Well, what about the comparison? I have not shot the D200 or the 30D. But Rob Galbraith has shot both the D200 and his offices have briefly had a 30D for inspection. The closest comparison that can be made right now is the one Galbraith makes when he compares the 20D (twenty-D) to the D200 at this URL in his article entitled "Canon unveils successor to the EOS 20D".
On Page 2 of the above-referenced Article, Galbraith offers the following observations:
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"The ability to configure and fire multiple Nikon Speedlights is one of the niftiest capabilities of the Nikon D200. In fact, given the likelihood that prospective purchasers of a midrange digital SLR, at least those not locked into a system already, will be directly comparing Nikon's latest digital SLR to the 30D, we wonder if Canon has done enough in refreshing the 20D to counter the siren call of the D200.
Don't take this as a recommendation of the D200 over the 30D. For one, we've only used a preproduction 30D, and then only briefly. More importantly, we've shot the D200 and 20D side-by-side for available light basketball over several weekends this winter, and the 20D is by far the better camera for this purpose. Not only were the ISO 800 through ISO 3200 frames massively cleaner and more usable, the percentage of in-focus frames was signficantly higher. In fact, we've ruled out using the D200 for this sort of assigment again. So, we don't think Nikon has in the D200 a camera that's a clear winner over the upcoming 30D by any means.
But, the D200's higher pixel count, greater burst depth, way-cool wireless flash system support, large viewfinder image, more expansive configuration options, reasonably smooth shutter and really quite nice feel in the hand may make it a more compelling offering to those comparing the two at their local camera store, despite the fact the Nikon will be a few hundred dollars more. For much of what we shoot, the 20D is a better choice than the D200, so it's likely the 30D will be as well. But for many shooters, those who can stick to lower ISO settings and don't shoot much action, the D200 may seem like the more appealing option."
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Wow! That's really an interesting passage Mr. Galbraith has written. I admire his simple,effective style of writing. His article gives a good, two-page overview of what the EOS 30D is all about. By my count,Canon has made three very significant improvements over the 20D,as well as more than 18 small improvements, and I have no doubt that the 30D will be a nice Canon body. Heck, I'd love to own a 30D.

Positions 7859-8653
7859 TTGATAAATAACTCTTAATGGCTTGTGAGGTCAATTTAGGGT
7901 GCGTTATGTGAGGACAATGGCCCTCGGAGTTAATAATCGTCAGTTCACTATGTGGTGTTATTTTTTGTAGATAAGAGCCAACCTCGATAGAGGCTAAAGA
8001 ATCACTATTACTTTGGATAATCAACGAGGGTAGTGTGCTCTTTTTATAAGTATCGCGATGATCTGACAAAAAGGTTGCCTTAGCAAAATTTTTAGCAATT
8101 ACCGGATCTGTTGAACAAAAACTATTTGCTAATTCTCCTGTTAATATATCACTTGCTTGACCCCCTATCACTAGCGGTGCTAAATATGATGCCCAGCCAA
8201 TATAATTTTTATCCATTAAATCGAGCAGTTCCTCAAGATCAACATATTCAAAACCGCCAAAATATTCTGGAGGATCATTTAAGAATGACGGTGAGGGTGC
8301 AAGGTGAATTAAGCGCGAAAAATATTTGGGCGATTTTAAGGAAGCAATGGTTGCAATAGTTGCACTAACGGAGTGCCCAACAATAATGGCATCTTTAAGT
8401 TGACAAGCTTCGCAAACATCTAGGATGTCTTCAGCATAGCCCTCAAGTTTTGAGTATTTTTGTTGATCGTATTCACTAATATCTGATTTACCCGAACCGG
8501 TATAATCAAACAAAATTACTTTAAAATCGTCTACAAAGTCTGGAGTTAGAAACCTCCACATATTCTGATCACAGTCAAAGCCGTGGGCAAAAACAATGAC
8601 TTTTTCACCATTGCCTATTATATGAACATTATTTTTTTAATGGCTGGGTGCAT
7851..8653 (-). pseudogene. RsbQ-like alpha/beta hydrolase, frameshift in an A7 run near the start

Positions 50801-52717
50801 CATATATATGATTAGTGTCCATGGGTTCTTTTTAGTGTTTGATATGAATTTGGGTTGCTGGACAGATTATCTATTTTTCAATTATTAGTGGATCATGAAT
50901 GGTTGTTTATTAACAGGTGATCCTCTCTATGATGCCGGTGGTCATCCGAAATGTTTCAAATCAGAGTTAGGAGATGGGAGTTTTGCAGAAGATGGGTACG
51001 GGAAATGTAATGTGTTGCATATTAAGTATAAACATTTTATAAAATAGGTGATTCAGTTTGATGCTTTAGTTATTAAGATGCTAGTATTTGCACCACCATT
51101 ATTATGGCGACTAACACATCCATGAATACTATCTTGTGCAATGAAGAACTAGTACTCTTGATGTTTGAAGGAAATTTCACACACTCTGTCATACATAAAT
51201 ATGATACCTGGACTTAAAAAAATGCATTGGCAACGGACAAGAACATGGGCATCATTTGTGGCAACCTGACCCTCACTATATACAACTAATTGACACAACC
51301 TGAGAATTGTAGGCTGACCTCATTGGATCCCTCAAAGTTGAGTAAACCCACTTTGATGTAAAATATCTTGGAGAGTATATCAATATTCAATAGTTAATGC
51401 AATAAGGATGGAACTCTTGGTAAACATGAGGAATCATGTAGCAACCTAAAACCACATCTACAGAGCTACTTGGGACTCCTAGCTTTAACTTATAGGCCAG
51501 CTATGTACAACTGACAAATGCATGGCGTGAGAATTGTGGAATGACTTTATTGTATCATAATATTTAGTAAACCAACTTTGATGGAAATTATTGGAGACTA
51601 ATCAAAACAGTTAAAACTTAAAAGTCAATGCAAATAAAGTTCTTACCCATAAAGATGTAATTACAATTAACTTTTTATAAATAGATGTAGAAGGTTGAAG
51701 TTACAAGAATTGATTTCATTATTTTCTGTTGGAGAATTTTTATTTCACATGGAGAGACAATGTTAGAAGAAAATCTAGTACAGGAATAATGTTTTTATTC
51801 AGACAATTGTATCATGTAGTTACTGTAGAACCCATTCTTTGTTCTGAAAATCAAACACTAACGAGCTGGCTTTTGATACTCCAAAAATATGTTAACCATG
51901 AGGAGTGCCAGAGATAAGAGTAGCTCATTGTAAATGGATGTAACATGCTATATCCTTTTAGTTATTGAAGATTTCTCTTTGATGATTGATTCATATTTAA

So, what about the comparison of the 30D to the D200?? Well as explained above, the title's a bit of a red herring. Right now, nobody in the world can fairly compare these two bodies, but there are some potentially shocking differences that Galbraith has found between the 20D (the twenty-D) and the Nikon D200, and the comparison is highly in favor of the Canon.I think the _most_ important comment Galbraith makes in the entire EOS 30D review comes in this small segment of his article:
"ISO is incremented in 1/3 stops From ISO 100-1600, intervals are now in 1/3 stops. ISO 3200 is also selectable (when C.Fn-8-1 is set), but it's a full stop jump from ISO 1600, there are no increments in-between. Of all the Canon and Nikon digital SLRs we've ever used, the 20D produces the cleanest, most printable RAW and JPEG files at the upper ISO settings. Being able to choose settings such as ISO 1000 or 1250 when shooting at certain indoor venues only sweetens the deal, though ISO 2000 and 2500 would have been equally useful."
So, what exactly is the _most_ important comment Galbraith makes in this article? Simply his statement that ,"Of all the Canon and Nikon digital SLRs we've ever used, the 20D produces the cleanest, most printable RAW and JPEG files at the upper ISO settings."
That statement by Rob galbraith himself sort of makes me feel good, because my own shooting has made me pretty damned disappointed in my $5k Nikon D2x's High-ISO performance, and has made me very appreciative of my EOS 20D. So, to those of you who have been flicking me shit about my disillusionment about Nikon products, there you have the opinion of one of the MOST-respected digital photography writers in the world confirming what most of us know from our own experiences--namely,that Canon has the clear, clear lead in HIGH-ISO performance. And not just the lead by "class" or by "market segment". No, what Galbraith has written is that the EOS 20D (twenty-D) makes the cleanest and the most-printable RAW and JPEG files at the upper ISO settings. Take careful note: of ALL the Canon and Nikon D-SLR's galbraith and his staff have used, the EOS 20D creates the 1)cleanest 2)most-printable 3)RAW files and 4) the best JPEG files. Once again, to reiterate, of all the Canon and Nikon D-SLRs used by Rob Galbraith and his staff, the EOS 20D has made the cleanest,most-printable Raw, and the cleanest and most-printable JPEGs, at high ISOs. Please take note that Galbraith and his staff have used all of the pro Canons, and the pro Nikons, as well as some mid-range D-SLR models.
How, and why is it that the EOS 20D is such a stellar performer at high ISO when it began its retail life as a $1599 consumer body, and the Nikon D2x began its retail life as a $4995 professional body? Does anybody see the problem here?